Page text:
Dw2 (SanyuEneriko) the accused’s father said that he found when the accused had been arrested. By the time he arrived at the accused’s home nothing had been recovered. Some properties were later recovered from the bush. The chairman (Pw2) is the one who led the police to where the properties were got, about 1 Km from the home.

Dw3 (Naggayi Mariam) wife of the accused testified that Pw2 (Bukenya) had grudge with the accused over the fact that while their shop which is opposite that of Pw2’s mothers was doing well, the chairman’s mothers shop was not.


The prosecution bears the burden of proving the guilt of the accused person, and this, beyond reasonable doubt. The burden does not shift except in a few exceptions. This case does not fall in the exceptions, see Woolmington vs. DPP (1935) AC 462, 481 & 482 which hasbeen quoted with approval in Tuwamoi vs. Uganda EACA 1967 P.84 at Page 97 and in Uganda vs. Joseph Tole 1978 HMB P 269.


  1. Theft of property,

  1. use or threat to use a deadly weapon during immediately before or immediately after the theft or robbery or causing death or grievous harm,

  2. Participation of the accused.


For theft to be proved there must be asportation (carrying away) of a person’s goods without their consent, see Sula KasiiraVs Uganda Criminal APPEAL No.20 of 1993.The complainant’s evidence was that her properties were taken away by her assailant. Pw4 (Akiror Florence) said that the police searched the area around the accused’s house and recovered a big blanket and a brownish suit case in which there were other properties all identified as the complainants. The fact that the recovered properties were the ones that had been taken from the complainant’s home was not disputed. The fact that they were recovered a distance away from her house means they were moved to that place (asportation), under circumstances amounting to theft. The key ingredient of the offence of theft was proven.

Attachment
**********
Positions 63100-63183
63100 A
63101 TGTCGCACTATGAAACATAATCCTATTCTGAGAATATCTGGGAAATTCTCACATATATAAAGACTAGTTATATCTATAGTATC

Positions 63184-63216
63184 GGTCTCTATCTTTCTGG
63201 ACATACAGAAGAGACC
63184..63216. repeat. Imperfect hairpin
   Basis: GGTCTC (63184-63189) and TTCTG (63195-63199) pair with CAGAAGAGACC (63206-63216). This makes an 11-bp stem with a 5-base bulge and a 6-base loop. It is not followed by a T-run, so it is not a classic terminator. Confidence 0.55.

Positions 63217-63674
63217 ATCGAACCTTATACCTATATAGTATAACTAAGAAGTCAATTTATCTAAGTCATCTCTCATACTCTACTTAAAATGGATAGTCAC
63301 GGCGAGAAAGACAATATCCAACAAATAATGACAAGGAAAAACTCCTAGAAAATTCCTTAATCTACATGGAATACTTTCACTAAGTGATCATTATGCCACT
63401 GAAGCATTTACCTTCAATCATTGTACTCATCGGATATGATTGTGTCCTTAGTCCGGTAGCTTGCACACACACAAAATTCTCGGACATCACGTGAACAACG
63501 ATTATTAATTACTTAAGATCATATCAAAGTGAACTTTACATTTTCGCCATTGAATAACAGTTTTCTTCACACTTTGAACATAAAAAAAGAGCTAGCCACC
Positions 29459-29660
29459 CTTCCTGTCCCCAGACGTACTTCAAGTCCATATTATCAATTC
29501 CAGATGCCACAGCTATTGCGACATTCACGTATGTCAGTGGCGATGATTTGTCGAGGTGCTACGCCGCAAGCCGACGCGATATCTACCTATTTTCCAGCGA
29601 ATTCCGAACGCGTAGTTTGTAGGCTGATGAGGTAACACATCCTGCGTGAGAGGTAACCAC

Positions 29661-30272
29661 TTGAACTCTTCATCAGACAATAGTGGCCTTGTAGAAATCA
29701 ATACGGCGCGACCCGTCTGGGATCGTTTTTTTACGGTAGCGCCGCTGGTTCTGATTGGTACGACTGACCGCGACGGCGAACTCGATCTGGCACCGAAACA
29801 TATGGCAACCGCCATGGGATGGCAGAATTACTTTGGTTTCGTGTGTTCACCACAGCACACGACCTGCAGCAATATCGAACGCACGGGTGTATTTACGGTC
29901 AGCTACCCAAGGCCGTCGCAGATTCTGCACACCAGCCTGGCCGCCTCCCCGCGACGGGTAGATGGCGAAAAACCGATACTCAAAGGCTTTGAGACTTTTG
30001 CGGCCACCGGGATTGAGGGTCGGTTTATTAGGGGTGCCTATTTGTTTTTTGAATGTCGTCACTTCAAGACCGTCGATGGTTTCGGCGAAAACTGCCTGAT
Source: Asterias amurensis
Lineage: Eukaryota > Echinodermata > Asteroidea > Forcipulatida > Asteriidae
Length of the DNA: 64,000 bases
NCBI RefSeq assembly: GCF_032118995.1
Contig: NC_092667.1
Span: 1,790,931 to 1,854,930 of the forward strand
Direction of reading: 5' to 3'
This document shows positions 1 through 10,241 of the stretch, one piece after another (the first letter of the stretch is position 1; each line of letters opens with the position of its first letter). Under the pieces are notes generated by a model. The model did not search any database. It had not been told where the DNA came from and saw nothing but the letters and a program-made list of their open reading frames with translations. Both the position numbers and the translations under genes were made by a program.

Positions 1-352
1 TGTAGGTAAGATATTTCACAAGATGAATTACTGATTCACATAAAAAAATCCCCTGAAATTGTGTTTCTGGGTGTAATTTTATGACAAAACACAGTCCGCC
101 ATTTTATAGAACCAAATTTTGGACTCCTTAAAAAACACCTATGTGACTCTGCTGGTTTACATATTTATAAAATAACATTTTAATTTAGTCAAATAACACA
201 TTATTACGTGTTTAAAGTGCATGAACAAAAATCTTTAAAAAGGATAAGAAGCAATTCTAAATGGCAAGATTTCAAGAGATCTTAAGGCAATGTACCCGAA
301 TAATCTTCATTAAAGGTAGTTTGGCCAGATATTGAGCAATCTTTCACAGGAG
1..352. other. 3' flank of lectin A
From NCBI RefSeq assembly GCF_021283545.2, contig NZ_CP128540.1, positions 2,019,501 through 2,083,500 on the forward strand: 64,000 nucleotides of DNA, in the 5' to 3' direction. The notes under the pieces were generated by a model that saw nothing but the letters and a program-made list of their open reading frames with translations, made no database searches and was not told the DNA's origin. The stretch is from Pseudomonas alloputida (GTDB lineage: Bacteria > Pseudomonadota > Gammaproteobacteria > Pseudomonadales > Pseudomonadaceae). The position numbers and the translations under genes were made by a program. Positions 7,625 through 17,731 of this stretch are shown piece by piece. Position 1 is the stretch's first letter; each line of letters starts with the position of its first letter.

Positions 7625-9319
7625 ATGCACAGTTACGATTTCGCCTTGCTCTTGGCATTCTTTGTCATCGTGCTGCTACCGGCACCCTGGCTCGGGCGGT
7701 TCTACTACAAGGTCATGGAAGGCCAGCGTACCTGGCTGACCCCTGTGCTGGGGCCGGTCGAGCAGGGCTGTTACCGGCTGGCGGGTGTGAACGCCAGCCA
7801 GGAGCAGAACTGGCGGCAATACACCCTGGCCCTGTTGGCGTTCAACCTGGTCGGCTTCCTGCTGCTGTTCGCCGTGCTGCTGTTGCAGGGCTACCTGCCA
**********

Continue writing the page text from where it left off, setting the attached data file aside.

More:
NAKABIRI WALIYA (Pw1) said that the intruder told her that he had gone to kill her and that he had a panga which cut her finger when she pushed him. He hit her with it on the cheeks and told her to keep quiet. He pulled her legs, held her neck and strangled her, then opened her legs and raped her. He went away with her maroon suit case (in which there 3 dresses, a pair of socks, a hand bag, a clock, a blanket and a pink towel). Pw3 (Kayondo James) also said that the man had a panga.

The above evidence was not disputed. The accused only denied having participated in those events. A panga does have to be proved beyond common knowledge that it is dangerous.The threat to use it was in the fact that he had it at the time and as such the complainant must have felt threatened. Moreover, he said he had gone to kill her, and in fact used it to hit her. There is evidence that the assailant took away properties after the attack. Those pieces of evidence sufficiently prove the ingredient.


The prosecution sought two rely on three main pieces of evidence in this regard. The first was voice and height identification by the complainant. The second was the fact that the recently

stolen properties were recovered near the accused’s home, and lastly that he was a known thief who was wearing a mask in his escapades during that period.

The voice and height identification.

Voice identification evidence is relevant so long as it is shown that the witness had some close connection, (though not necessarily direct), with the accused person reasonable enough to be able to identify him by voice, only that there seems to be the need for other evidence to support the voice identification evidence.